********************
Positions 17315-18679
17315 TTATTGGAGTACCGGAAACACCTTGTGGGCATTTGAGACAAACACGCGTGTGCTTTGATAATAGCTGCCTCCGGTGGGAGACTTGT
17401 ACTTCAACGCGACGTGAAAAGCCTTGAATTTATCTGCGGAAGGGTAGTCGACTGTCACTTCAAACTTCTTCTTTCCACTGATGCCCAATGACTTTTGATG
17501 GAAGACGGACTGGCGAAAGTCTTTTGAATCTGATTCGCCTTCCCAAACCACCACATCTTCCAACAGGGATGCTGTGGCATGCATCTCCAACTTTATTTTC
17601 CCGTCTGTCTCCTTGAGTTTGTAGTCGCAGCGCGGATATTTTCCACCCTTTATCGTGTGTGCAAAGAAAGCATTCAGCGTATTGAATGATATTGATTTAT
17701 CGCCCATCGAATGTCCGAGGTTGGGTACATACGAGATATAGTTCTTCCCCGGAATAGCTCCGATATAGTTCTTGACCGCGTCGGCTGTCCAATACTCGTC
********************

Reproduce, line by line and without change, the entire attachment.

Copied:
Positions 17315-18679
17315 TTATTGGAGTACCGGAAACACCTTGTGGGCATTTGAGACAAACACGCGTGTGCTTTGATAATAGCTGCCTCCGGTGGGAGACTTGT
17401 ACTTCAACGCGACGTGAAAAGCCTTGAATTTATCTGCGGAAGGGTAGTCGACTGTCACTTCAAACTTCTTCTTTCCACTGATGCCCAATGACTTTTGATG
17501 GAAGACGGACTGGCGAAAGTCTTTTGAATCTGATTCGCCTTCCCAAACCACCACATCTTCCAACAGGGATGCTGTGGCATGCATCTCCAACTTTATTTTC
17601 CCGTCTGTCTCCTTGAGTTTGTAGTCGCAGCGCGGATATTTTCCACCCTTTATCGTGTGTGCAAAGAAAGCATTCAGCGTATTGAATGATATTGATTTAT
17701 CGCCCATCGAATGTCCGAGGTTGGGTACATACGAGATATAGTTCTTCCCCGGAATAGCTCCGATATAGTTCTTGACCGCGTCGGCTGTCCAATACTCGTC